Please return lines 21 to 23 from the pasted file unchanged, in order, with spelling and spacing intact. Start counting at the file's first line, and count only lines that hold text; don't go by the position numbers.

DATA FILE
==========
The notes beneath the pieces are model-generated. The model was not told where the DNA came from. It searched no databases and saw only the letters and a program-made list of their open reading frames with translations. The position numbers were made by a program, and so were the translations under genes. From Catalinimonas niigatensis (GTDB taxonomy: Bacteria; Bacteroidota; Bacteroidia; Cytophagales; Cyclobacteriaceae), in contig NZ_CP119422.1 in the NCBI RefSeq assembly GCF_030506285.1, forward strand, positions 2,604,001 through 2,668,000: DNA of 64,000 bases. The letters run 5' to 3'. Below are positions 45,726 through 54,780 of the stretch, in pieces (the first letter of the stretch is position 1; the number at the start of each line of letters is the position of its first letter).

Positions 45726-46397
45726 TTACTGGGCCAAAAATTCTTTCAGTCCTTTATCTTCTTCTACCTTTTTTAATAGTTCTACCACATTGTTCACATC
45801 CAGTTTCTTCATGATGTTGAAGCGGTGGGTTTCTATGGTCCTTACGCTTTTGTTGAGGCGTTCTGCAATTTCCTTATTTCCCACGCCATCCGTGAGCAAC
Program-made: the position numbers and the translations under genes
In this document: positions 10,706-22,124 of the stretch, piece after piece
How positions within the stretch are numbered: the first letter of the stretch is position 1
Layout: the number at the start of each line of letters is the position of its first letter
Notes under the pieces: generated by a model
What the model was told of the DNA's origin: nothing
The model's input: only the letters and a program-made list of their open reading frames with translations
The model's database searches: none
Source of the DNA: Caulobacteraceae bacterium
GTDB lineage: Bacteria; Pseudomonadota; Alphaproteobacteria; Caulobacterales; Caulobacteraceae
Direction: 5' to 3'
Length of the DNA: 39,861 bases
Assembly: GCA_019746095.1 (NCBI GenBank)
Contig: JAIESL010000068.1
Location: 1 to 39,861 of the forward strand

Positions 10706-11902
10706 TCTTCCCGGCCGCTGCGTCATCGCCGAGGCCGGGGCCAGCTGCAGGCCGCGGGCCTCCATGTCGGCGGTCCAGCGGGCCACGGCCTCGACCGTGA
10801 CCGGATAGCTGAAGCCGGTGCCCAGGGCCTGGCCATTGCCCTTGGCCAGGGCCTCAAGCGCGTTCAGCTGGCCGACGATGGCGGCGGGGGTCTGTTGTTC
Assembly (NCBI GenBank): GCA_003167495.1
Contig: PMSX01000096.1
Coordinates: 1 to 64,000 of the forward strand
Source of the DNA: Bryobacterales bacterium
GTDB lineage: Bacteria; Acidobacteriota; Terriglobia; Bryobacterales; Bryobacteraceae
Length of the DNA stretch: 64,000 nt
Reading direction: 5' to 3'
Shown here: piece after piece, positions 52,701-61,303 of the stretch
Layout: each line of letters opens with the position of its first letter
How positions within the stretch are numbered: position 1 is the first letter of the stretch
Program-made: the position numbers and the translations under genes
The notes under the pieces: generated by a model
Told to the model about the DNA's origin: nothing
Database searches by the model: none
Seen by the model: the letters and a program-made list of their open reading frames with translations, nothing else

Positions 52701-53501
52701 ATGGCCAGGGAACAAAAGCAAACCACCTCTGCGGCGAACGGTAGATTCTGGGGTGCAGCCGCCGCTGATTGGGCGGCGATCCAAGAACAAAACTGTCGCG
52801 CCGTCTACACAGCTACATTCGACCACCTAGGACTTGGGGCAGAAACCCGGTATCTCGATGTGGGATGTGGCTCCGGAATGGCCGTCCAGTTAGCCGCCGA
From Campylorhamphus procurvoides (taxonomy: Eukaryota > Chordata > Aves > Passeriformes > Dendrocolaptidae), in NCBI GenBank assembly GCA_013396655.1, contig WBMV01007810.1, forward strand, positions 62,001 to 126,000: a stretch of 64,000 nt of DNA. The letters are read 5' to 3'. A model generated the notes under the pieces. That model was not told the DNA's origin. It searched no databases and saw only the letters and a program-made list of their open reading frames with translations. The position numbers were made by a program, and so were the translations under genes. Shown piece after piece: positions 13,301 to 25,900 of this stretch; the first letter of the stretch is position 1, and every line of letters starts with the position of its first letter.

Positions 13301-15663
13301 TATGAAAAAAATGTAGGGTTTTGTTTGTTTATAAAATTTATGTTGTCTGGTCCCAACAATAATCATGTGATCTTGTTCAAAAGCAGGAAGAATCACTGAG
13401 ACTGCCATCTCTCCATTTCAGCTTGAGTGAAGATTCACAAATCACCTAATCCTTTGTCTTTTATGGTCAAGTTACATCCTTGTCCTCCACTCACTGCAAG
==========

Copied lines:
10706 TCTTCCCGGCCGCTGCGTCATCGCCGAGGCCGGGGCCAGCTGCAGGCCGCGGGCCTCCATGTCGGCGGTCCAGCGGGCCACGGCCTCGACCGTGA
10801 CCGGATAGCTGAAGCCGGTGCCCAGGGCCTGGCCATTGCCCTTGGCCAGGGCCTCAAGCGCGTTCAGCTGGCCGACGATGGCGGCGGGGGTCTGTTGTTC
Assembly (NCBI GenBank): GCA_003167495.1